We have had a few stormy blasts throughout November and the snow seems to be intent on sticking around right now. With the beauty of the winter landscape running through my head, I went up to Elbow Falls in Kananaskis early one morning to catch the sunrise.
It turned out to be a beautiful dawn matched only by the tranquility I was able to enjoy sharing the waterfall with the resident Dippers (small birds not swimmers!) and the rushing water.
After hiking along the Boom Lake trail last weekend, I drove into the Kootenay National Park for a little ways. I stopped when I noticed the snow blowing off of the peaks along the Ball Range that is a line of mountains along the Continental Divide. Looking up from the British Columbia – Alberta border on Highway 93, the snow was backlit by the sun which had still not risen above the wall created by Storm Mountain, Beatrice Peak and Stanley Peak.
Wind pushed veils of cloud up the valley obscuring the ridgeline for seconds or minutes. When the view was clear, it presented a constantly changing scene as the snow lifted into the air.
I went for a hike along the trail to Boom Lake on the weekend and felt like I walked into a preview of winter. The lake is near the aptly named Storm Mountain on the western edge of Banff National Park and the area was already blanketed in 1-1.5′ (30-45cm) of snow. With the sun shining, I was happy to walk along the trail for a couple of kilometres as it was an area new to me. From the trailhead a bridge crosses over Boom Creek almost immediately. I slipped under the bridge on my way out and set up the photograph above which I felt illustrated the wintry feel. This image is also the December image on my just completed 2016 landscape calendar so it was a worthwhile hike on a couple of fronts!
A storm overnight cooled off the Greater Calgary region considerably on Tuesday morning. Even then I was still a little surprised to drive into a heavy blizzard on my way into town around 8 AM. I didn’t want to waste a good snowfall so I pulled into a little pond where a few ducks spend a part of their summers at. A Blue-winged teal and three Northern shovelers were paddling around the water while the snow fell.
At some time in the middle of night, clouds rolled in and the temperature dropped. This morning there was a couple of inches of heavy, wet snow covering Bragg Creek. I drove and walked along a couple of the country roads in West Bragg to photograph the landscape after what should be a short visit by the winter spirits.
I spent one morning this weekend on the prairies north of Strathmore around Bruce Lake. This trip along the backroads came in between two chinooks and there was a thin blanket of snow that had fallen the day before to cover the land in white. I had not explored this area previously and when I saw this tree framed by the broken down fence line, I was happy I to have come this way. I can only imagine the vignettes that have played out in front of this gnarled trunk over many years.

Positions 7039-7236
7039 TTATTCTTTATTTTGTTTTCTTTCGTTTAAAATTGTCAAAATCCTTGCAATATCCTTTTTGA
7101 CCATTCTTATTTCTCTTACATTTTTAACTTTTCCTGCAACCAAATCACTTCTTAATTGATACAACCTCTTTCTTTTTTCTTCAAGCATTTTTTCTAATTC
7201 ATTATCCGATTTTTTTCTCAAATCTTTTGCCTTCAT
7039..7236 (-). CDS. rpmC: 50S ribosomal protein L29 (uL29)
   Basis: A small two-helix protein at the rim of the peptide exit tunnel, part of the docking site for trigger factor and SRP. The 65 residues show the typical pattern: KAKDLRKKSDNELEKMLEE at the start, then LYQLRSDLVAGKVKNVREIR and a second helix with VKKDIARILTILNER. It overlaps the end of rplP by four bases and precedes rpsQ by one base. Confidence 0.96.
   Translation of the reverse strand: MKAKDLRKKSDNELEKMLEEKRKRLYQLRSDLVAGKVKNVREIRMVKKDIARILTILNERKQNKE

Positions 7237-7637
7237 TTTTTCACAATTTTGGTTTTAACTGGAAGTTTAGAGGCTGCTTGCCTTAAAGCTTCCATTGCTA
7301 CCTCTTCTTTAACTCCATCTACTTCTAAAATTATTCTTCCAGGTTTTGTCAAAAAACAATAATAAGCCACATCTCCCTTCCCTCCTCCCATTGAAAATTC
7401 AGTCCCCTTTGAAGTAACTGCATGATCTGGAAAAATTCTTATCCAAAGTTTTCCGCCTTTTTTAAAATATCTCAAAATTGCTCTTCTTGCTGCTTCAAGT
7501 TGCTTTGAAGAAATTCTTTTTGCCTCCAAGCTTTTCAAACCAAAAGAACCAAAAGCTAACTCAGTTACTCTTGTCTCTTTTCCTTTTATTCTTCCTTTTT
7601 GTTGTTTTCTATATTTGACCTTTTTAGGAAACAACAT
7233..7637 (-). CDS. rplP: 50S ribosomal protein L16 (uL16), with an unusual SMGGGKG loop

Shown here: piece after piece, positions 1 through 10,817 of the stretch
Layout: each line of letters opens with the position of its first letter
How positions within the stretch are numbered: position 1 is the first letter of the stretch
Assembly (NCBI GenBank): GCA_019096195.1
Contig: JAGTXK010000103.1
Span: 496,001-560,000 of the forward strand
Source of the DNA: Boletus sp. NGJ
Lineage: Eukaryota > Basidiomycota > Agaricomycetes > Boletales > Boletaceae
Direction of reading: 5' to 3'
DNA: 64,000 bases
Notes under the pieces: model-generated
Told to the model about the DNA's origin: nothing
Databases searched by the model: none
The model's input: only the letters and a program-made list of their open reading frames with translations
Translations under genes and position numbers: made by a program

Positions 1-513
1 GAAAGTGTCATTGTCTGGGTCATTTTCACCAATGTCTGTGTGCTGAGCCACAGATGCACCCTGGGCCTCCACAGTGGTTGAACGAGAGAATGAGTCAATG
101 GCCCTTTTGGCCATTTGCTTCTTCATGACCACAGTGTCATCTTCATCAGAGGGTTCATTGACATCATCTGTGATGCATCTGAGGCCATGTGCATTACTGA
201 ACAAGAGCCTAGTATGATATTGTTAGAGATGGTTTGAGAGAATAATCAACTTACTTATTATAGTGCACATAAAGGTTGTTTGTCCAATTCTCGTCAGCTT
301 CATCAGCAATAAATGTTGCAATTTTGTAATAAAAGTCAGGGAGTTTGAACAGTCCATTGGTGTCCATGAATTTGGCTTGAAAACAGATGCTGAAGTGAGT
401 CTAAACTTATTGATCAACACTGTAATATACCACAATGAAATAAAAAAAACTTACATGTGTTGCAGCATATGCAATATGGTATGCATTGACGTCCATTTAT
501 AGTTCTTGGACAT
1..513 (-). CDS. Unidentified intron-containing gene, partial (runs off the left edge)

I found this Red fox sprinting away from a farm west of Springbank, Alberta. A dog was just giving up the chase when I caught sight of the fox running at full speed in the ditch. By the time it passed me it was out of pursuit and was cantering along.
Bobbi and the kids watched a Lynx walk around our house and into the woods behind yesterday. I wasn’t home so that wasn’t a show meant for me but we do have less elusive wildlife that comes around. Particularly in the winter, some of the mule deer who live in the community clip clop onto the deck looking for seeds underneath the bird feeder. This doe was bold enough to visit during the daytime. She was rewarded with a pretty good snack being the first visitor in a couple of days.
(Please click the image to open a higher resolution version)
… and just about everywhere else in this part of the world is frozen solid. Temperatures have been stuck below -20°C for the week. Much too cold but rather beautiful. This branch hung over a trail I was on near Johnson Lake in the Banff National Park. It seemed to be a fitting summary of the change into full winter.
Winter snuck an early snowstorm into Banff National Park’s Bow Valley last weekend. By mid-morning, most of the snow had melted away in the valley bottom but the upper slopes were still dominated by the white mixed with the green of the forest. It was a beautiful landscape to enjoy – we’ll see how long it takes before the snow takes hold for a longer stay.